Visiting our neighbours again – this time it was Grotta Gualtiero Savi's turn

Beautiful cave in the valley near SLO/ITA border - 2014-04

A mere year and a half ago, we had to set our sights for warmer places due to unexpected weather – to the slopes of the valley Glinščica on the Italian border. Back then, we were keen on caves, which had been stuck at the top of must-see destinations for ages. Due to organizational complications, we crossed off Grotta Martina first, even though it was the third in line, while we added the label 'urgent, ASAP' to Gualtiero Savi. The closest we have been to it was during last year's second meeting of caving photographers, but we were too busy with guided tours of the Slovenian caves. Well, of course, we did not forget about it and so the time came which was deemed the most appropriate for a visit of this kind. This time, everything went as planned and on Saturday, we were already sipping coffee without Italian buddies in Bazovica.

Grotta Gualitero Savi has two entrances and is, with over three kilometers of passages, one of the longest caves of this region. Of course, the major specialty of the cave is the rich decoration, which basically begins only a few meters after the entrance. We were able to discover it after the first surprise, at the passage of chandeliers (Candelabri), where attention to movement is especially advisable. This is due to the fact that there are meter long soda straws hanging off of the wall, while the floor is covered with slim and incredibly sensitive limestone formations.

Well, our plan was not to take photos during movement, but to see the cave up to the hall at the end and photograph it during our return. In the opposite case we probably would not have seen the cave’s ending, as there are too many motives along the way. The most decorated passage is right there at the end, where lovers of macro photography could engage in years of documenting the details. Of course, we were not particularly interested in this, so we looked at them calmly, but we did immortalize the most special parts.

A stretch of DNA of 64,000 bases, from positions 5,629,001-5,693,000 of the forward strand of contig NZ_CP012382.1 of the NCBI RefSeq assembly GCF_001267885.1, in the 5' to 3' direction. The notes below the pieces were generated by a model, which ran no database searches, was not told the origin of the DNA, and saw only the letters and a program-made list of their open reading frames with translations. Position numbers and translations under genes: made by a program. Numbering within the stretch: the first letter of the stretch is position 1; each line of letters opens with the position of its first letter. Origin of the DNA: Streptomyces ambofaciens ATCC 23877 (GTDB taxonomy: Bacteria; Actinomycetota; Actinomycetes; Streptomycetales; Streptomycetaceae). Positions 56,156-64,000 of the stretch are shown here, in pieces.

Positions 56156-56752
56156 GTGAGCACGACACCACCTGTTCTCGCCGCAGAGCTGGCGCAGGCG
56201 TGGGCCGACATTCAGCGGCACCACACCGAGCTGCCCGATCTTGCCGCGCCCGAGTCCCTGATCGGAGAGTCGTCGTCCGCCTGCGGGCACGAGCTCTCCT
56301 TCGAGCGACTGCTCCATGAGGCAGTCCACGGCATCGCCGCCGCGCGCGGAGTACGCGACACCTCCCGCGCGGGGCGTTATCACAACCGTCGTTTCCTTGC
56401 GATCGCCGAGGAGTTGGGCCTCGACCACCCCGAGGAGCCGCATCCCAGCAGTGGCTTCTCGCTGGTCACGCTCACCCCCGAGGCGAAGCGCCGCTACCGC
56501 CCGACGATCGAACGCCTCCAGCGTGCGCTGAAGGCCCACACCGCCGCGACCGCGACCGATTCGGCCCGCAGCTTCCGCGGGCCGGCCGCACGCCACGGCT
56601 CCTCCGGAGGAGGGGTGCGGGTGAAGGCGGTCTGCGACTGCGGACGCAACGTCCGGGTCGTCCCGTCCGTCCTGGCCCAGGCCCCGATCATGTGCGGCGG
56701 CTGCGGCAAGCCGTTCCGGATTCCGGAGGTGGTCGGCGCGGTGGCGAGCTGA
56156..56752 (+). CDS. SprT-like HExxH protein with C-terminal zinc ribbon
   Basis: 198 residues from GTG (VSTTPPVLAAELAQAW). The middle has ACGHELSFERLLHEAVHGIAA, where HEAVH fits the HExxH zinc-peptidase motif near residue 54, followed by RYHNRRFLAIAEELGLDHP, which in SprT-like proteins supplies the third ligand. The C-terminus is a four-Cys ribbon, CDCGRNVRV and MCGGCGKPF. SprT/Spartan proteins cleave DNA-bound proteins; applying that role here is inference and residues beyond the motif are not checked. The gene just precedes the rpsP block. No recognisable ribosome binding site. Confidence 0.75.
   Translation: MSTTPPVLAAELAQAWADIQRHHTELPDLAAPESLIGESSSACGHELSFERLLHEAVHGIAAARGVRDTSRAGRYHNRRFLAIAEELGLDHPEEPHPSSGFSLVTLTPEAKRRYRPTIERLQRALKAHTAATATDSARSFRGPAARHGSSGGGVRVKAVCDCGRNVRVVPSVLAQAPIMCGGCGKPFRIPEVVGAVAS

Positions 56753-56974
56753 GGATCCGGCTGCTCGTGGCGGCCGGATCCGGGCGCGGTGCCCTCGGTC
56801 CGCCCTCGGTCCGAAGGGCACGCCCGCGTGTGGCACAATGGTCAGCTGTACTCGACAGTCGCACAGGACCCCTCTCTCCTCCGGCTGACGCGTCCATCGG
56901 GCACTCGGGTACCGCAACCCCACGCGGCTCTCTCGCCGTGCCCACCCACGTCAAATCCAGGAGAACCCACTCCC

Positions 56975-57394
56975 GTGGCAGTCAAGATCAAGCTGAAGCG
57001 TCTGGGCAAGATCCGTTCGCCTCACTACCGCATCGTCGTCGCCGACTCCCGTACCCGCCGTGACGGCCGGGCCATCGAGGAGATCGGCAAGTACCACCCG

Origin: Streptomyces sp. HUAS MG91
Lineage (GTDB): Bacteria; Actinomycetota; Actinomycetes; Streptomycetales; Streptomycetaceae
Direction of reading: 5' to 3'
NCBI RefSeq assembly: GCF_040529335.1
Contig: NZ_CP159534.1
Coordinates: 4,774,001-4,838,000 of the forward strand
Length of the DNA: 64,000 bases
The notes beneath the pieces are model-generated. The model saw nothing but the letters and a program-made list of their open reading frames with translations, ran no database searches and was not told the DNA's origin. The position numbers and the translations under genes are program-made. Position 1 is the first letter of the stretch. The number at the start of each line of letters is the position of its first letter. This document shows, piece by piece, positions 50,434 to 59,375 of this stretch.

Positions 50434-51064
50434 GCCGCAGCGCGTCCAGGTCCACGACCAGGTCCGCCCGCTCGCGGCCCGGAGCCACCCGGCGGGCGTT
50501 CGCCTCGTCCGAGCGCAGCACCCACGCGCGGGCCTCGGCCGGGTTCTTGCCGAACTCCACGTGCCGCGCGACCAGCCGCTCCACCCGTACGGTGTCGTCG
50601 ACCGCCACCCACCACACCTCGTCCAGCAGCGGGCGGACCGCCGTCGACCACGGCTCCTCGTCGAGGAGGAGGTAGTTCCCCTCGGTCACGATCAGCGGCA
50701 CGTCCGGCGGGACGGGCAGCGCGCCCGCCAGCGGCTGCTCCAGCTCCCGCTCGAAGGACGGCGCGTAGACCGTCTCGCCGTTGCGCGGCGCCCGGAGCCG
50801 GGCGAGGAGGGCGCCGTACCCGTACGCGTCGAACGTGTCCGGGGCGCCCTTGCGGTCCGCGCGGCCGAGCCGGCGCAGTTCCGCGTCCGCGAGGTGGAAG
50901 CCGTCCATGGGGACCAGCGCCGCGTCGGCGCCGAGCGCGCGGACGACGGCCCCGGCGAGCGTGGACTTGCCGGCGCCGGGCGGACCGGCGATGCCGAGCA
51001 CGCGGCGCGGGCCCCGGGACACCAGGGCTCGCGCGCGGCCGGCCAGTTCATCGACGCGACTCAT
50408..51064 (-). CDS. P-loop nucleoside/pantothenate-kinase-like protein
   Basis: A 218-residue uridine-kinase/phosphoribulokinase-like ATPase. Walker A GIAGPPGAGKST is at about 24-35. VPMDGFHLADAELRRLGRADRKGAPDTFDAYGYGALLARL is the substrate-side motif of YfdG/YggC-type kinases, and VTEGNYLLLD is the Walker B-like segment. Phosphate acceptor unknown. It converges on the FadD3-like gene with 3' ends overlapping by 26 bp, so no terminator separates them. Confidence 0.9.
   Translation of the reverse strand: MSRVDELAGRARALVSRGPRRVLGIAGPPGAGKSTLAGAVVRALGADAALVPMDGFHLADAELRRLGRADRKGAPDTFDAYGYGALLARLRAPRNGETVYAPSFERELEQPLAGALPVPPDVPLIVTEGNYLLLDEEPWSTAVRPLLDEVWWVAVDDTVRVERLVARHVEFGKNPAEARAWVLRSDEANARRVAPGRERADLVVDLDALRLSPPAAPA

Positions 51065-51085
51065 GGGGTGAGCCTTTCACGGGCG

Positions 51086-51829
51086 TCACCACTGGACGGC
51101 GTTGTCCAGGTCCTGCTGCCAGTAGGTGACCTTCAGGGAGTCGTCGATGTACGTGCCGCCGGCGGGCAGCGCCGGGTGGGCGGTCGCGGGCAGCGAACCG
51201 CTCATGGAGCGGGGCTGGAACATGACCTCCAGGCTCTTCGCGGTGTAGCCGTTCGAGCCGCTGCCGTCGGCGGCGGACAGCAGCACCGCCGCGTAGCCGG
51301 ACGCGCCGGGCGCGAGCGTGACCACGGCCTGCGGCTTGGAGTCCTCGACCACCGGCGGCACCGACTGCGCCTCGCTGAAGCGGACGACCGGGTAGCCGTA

One of the most interesting parts has to be the secret cranny, which you cannot see if you are not looking for it. With the help of our amazing guides, we managed to spot this mystery and in it, there are truly hidden marvels. There was barely enough space between the formations for a large lens and a flash, but Bole and I managed to put together a few usable shots of small and incredibly picturesque flowers. With a pocket camera, you could create a lot of interesting shots here!

We stopped at small distances on our way to the beginning of the cave, though I told myself I should not exaggerate them. For example, just as we were done with a shot and moved a good ten meters to our guides, they were relieved to be done with the tedious waiting, but unfortunately, there was another interesting motive right where they were standing. Of course, I am very grateful for their patience, and I also received their praise for taking so little time for each shot during the pizza we had later. I trusted them to speak the truth, as during their years of taking photographers through caves, they must have seen many marathon shootings.

And there is something else that deserves praise. The cave is considered very delicate due to its decorations, so it is logical that special care is demanded from each visitor. To help you move, there are helpful colorful ribbons in the cave, but it has to be said they ruin the look of it somewhat. Instead of the ribbon, a thin rope could be used, but even in that case, there could be complications. The best way to do it is of course, to be under the careful guidance of the guides, and here, our friends did exceptionally well. They walked with us quietly, observing every step and helped us with kind advice during the unclear parts.

The cave was equipped with colorful ribbons some time ago. But cavers realized that with the addition of the ribbons, the cave lost all of its charm, so they simply removed them. There is only a small rope at the start of the cave, which limits access to the large sediment pools, which were dry at the time of our visit. Allegedly they are full of water and incredibly picturesque after a few days worth of rain, but the water leaks quickly here as well. So, better luck next time when we might also peek into another passage, which we skipped this time around. In it, there is an abundance of decorations in a more narrow meander, similar to those that we saw in the secret cranny. What deterred us from exploring it I do not know, but we were consoled at the sight of the profile of a once active passage, which can be wonderfully observed on the 3D shot.

The main passage is interrupted in places by straits and shorter leaps, which are equipped to eliminate the need for roping technique. Of course, this simplifies moving around the cave somewhat, especially because of all the photo and extra junk, which we usually take with us. Despite that, we wandered around the cave for ten hours, of which at least half were spent for photographing. Due to the late hour we were worried about our food intake, but managed to find a free table in the pizzeria at Divača, where we were also joined by our Italian colleagues.

The people who wandered through the cave were Matej, Mojca, Bole, Janez and the writer of these lines.


Copyright Peter Gedei